Once again, the media seems confused about SMB and entrepreneur confidence. On the one hand, small business owners feel less successful than at any time over the past decade, says Wells Fargo. On the other hand, SMB confidence has reached its highest level in four years, according to a Sage survey. So what's the reality?
Surely, SMB moods vary from region to region, and from vertical to vertical. I certainly hear from both extremes -- optimists and pessimists -- across the SMB market. But if you filter out the noise, I think the SMB mood is pretty easy to describe:
- Group 1 - True Leaders: IT entrepreneurs who are striving to fill emerging market gaps generally feel optimistic.
- Group 2 - The Masses: Everybody else in the room will feel good or bad based on how accounts payable, accounts receivable and Wall Street are performing on a specific day.
Go Silent to Hear the Market Opportunities
How can you shift from group 2 to group 1?
Sometimes, finding an SMB or IT market gap requires a business-wide "time out" for your core contributors. Prime example: Amy Katz (After Nines Inc.'s CEO) and I are set to whiteboard our ideas quite extensively on Nov. 4-5. We'll emerged from that powwow with our 2015 plan crystallized, product priorities outlined and monthly milestones worth pursuing.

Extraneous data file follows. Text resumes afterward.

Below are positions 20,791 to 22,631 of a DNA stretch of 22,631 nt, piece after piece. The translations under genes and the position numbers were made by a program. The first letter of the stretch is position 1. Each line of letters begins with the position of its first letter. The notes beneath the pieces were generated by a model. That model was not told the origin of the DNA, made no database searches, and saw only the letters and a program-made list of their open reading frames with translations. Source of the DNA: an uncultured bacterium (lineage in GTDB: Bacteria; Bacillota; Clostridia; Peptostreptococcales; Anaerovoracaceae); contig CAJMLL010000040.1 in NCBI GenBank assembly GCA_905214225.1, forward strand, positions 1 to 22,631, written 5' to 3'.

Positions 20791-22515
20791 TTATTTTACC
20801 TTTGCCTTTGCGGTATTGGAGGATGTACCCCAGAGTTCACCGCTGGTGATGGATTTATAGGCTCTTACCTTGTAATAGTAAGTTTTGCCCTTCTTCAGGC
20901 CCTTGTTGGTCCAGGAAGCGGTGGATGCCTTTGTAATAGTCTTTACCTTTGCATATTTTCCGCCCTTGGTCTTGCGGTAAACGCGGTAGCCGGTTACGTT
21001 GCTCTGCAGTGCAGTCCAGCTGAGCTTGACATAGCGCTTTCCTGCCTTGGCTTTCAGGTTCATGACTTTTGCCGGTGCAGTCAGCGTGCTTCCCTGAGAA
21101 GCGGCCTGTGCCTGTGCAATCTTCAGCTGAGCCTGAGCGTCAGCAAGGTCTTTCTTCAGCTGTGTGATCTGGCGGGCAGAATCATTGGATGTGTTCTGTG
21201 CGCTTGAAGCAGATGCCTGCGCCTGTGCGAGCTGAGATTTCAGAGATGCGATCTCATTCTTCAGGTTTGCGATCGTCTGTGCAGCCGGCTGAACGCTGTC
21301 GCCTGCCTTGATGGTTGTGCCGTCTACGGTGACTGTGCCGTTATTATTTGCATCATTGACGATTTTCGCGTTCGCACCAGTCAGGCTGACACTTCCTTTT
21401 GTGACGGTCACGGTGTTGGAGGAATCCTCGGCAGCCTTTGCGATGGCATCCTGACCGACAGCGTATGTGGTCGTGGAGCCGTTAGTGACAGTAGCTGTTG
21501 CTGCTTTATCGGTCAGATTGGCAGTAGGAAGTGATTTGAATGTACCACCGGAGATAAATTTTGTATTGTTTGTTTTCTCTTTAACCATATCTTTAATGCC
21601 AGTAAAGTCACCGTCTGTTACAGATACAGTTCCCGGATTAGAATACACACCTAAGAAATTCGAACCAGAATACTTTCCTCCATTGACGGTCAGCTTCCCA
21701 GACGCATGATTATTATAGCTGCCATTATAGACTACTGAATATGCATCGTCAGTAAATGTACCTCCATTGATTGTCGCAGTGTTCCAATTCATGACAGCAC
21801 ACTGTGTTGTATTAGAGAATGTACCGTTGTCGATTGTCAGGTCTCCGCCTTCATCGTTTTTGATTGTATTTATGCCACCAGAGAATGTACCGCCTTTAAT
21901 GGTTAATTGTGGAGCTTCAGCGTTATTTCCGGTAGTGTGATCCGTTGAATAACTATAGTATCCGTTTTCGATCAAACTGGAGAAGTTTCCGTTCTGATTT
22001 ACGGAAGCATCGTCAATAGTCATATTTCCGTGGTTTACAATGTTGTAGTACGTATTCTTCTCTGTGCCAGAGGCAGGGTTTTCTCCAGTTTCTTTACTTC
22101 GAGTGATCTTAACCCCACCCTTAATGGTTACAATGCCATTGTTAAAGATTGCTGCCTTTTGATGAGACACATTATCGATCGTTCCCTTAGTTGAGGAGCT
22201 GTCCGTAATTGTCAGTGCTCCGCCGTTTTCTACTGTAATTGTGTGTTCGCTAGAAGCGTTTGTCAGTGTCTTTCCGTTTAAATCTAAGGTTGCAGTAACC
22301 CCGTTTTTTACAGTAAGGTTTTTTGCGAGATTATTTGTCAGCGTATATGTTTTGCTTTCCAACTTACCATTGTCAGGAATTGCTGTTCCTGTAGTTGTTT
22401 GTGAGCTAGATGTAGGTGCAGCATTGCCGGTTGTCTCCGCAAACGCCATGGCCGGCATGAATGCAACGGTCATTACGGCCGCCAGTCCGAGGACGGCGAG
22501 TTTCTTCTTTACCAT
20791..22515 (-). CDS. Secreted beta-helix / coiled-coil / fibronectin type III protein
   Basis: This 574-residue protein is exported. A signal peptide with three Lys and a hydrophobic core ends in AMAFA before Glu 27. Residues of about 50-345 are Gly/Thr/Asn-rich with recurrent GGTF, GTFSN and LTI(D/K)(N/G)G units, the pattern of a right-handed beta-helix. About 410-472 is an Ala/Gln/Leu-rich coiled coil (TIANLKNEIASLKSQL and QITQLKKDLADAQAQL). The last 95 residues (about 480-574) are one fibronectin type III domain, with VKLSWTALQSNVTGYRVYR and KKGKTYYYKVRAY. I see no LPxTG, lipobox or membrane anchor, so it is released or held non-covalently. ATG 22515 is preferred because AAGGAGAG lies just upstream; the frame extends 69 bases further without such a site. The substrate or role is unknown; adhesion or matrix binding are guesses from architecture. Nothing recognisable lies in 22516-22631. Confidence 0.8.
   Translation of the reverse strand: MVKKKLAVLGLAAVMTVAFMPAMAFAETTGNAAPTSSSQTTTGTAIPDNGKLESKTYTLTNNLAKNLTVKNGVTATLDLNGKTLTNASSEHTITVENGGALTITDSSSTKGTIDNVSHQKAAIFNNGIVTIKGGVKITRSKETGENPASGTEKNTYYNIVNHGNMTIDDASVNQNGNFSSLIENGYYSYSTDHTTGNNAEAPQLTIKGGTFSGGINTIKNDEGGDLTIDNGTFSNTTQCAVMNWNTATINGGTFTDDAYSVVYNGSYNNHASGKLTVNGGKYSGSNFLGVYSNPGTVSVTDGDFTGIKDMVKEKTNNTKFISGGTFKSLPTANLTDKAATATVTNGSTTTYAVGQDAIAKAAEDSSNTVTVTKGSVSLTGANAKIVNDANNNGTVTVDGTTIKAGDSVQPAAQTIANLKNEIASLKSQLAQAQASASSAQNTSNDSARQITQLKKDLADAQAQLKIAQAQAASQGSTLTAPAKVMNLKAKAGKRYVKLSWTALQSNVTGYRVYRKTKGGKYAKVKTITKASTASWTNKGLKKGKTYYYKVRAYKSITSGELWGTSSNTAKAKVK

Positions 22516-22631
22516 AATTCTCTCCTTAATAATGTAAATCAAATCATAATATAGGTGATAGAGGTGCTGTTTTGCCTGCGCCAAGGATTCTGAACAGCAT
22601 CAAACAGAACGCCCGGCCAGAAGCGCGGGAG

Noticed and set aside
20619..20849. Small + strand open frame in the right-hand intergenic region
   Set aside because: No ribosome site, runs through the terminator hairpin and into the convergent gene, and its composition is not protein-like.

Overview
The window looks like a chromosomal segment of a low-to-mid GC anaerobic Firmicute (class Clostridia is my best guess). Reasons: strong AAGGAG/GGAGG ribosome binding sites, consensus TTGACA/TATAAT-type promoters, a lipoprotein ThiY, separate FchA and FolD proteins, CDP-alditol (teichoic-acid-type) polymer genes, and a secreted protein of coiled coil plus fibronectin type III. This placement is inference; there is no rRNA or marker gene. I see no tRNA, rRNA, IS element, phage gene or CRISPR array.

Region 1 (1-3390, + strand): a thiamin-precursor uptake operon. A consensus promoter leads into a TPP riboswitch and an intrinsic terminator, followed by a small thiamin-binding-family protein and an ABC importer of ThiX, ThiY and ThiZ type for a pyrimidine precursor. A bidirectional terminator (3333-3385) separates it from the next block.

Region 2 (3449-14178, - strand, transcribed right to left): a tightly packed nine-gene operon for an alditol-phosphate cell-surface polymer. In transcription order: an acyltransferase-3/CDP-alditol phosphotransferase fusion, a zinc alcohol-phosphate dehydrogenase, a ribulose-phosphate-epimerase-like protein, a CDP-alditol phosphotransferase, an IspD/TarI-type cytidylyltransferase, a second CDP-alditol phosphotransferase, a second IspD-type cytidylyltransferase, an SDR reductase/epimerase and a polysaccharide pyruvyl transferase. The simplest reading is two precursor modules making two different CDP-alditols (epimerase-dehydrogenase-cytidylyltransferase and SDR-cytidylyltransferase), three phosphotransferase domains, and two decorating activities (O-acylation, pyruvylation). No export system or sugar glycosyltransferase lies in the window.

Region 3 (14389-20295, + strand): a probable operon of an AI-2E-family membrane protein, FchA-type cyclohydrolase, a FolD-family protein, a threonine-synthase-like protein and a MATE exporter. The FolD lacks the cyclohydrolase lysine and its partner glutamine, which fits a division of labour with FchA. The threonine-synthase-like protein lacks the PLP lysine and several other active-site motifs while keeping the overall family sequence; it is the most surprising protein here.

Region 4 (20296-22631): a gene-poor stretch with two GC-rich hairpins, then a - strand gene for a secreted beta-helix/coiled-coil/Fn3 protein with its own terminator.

Will our 2015 plan change? Absolutely. It could change multiple times.
Even before we officially unveiled After Nines Inc., we explored at least two major IT media brand launches -- only to abandon the efforts because of:
- Potentially entrenched competition
- Lack of potential sponsorship dollars
- Lack of content expertise. (Yes, I was clueless about a few of the markets we explored.)
Stretch Out, Then Retreat if Needed
But that's ok. You've got to get out of your comfort zone to see what's going on in the world. And you've often got to tune out mainstream media when it tries to "tell" you how to feel about your business prospects.
Are SMBs feeling optimistic or pessimistic? Overall, I still don't know. I can only speak for After Nines Inc. -- where optimism is running high. As for the rest of the market -- I'm not really worried about what they're thinking. Nor should you.
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